In this episode we talk about: being a bit of a rebel; the studio’s new boutique hotel; his fascination with ruins and how that feeds into his practice; the story behind his iconic Scrap Wood series; his love of Eindhoven; why making is vital to his studio; splitting up with his long term business partner, Nob Ruijrok; embracing failure; and collaborating with the behemoth that is IKEA. It's fascinating stuff.
My thanks go to the American Hardwood Export Council (or AHEC) for sponsoring this episode. To find out more about its new project at London’s Design Museum, Discovered, go to: https://discovered.global
Emma Witter is an emerging artist who has forged a reputation with her delicate sculptures that often resemble flowers but are created, rather intriguingly, from animal bone, such as oxtail and chicken feet. Her pieces straddle our sense of beauty and the macabre. As she told one writer: ‘I am fascinated with the diversity of death and burial rituals across the world… In the floral motifs, I do like the balance of representation of life and death, fragility and strength.’
Emma graduated in performance design and practice from Central Saint Martins in 2012 and has subsequently won a fistful of awards and column inches. In 2019, she had a solo show at London’s Sarabande, the Lee Alexander McQueen Foundation, entitled Remember You Must Die, while her work has been exhibited with galleries such as the Mayfair-based FUMI and Ting-Ying, as well as at the recent group show, Triggered Economics or How to Commit to the Inevitable on an empty floor of an office building on Bruton Street.
In this episode we discuss: working with animal bone; the response her work receives from its audience; finding use for London’s empty spaces; why she doesn’t draw; being expelled from her primary school; discovering she has ADHD and dyspraxia; making in a ‘blissful’ state; her fascination with beauty; oh, and working with a certain Kylie Minogue.
Chris Day is an emerging artist with a fascinating hinterland. The glassblower was a plumber and heating engineer in the Midlands for two decades before deciding to change his life.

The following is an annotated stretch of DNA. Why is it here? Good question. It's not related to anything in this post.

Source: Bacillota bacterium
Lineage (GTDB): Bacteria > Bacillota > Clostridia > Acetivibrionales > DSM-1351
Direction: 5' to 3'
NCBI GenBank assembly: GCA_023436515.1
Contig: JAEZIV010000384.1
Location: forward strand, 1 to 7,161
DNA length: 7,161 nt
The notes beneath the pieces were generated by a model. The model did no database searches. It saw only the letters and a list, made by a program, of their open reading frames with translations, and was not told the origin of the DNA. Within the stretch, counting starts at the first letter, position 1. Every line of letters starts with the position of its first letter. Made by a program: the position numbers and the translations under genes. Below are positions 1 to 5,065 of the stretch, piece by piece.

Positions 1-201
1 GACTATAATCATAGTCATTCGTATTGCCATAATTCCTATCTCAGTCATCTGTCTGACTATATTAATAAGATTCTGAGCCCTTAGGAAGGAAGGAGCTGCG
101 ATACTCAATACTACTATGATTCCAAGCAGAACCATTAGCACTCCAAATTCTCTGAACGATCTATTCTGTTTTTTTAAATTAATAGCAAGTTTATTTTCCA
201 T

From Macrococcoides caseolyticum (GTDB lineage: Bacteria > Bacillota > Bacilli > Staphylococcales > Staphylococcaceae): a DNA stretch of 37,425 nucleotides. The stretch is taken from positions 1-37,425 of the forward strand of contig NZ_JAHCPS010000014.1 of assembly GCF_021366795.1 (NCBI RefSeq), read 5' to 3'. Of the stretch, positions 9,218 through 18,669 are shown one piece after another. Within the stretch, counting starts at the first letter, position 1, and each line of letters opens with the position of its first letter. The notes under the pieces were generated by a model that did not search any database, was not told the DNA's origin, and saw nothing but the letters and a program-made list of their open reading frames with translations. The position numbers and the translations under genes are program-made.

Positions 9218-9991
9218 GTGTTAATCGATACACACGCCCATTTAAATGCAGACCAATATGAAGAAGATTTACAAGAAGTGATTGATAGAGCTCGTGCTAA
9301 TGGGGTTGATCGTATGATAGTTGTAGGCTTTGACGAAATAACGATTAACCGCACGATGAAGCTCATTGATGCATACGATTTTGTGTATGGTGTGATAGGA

Since graduating from Wolverhampton University in 2019, his rise has been startling. That same year, he received a special commendation at the British Glass Biennale, which was followed by a solo show at Vessel Gallery in London’s Notting Hill.
And at the moment he has an extraordinary, and genuinely moving, installation at All Saint’s Church at Harewood House, just outside Leeds. This is glasswork like you’ve never seen before. Day employs materials he used in his previous career, such as copper piping and wire. His pieces tackle the black experience in both Britain and the US, based around his own mixed race heritage – often focussing on the history of the slave trade in the eighteenth century, as well as events leading up to the American civil rights movement.
The artist says that his main purpose is to ‘engage the audience on issues that are hard to confront on many levels, using art to help overcome some of the traumas that haunt our collective past.’
His work is already held in a number of private collections, as well as the V&A, the National Museum of Scotland and The Chrysler Museum in the US.
In this episode we talk about: his new installation at Harewood House; how he discovered glass; growing up mixed race in Derby during the ’70s; why his pieces are concerned with slavery and the black experience; dyslexia as a super-power; becoming a successful engineer; and his urge to be seen as a role model for emerging black glass blowers.
My thanks go to leading glass specialist, Vessel Gallery, for sponsoring this episode. To find out more about them go to: www.vesselgallery.com
My final guest of the latest series is Emily Johnson, co-founder of the Stoke-on-Trent-based, ceramics company 1882 Ltd. Clay is part of the former TV executive’s DNA. She is the fifth generation of Johnson to work in the industry, with her father and business partner, Chris, spending over 30 years as a production director of Wedgwood, after it bought the family firm in 1964. Since launching a decade ago, 1882 Ltd has worked with an eclectic roster of designers including: Max Lamb, Faye Toogood, former Material Matters guest Barnaby Barford, architect John Pawson and fashion designer Paul Smith. According to the company’s own official blurb, at its core is a combination of ‘progressive design and industrial craftsmanship’. So why did she decide to leave television and return to clay? And what’s it like to launch a new manufacturing company in Stoke-on-Trent in the 21st century?In this episode we talk about: making through the pandemic; opening a brand new production unit (or factory) at Wedgwood; why she initially eschewed clay for TV advertising in the US; the pain of watching Johnson Brothers wither; launching 1882 Ltd; keeping craft skills alive in Stoke-on-Trent; the social and economic issues the city faces; working with her father and why a piece by Barnaby Barford changed their relationship; Brexit; and the joy of the common language of clay.Support the show (https://www.patreon.com/materialmatters?fan_landing=true)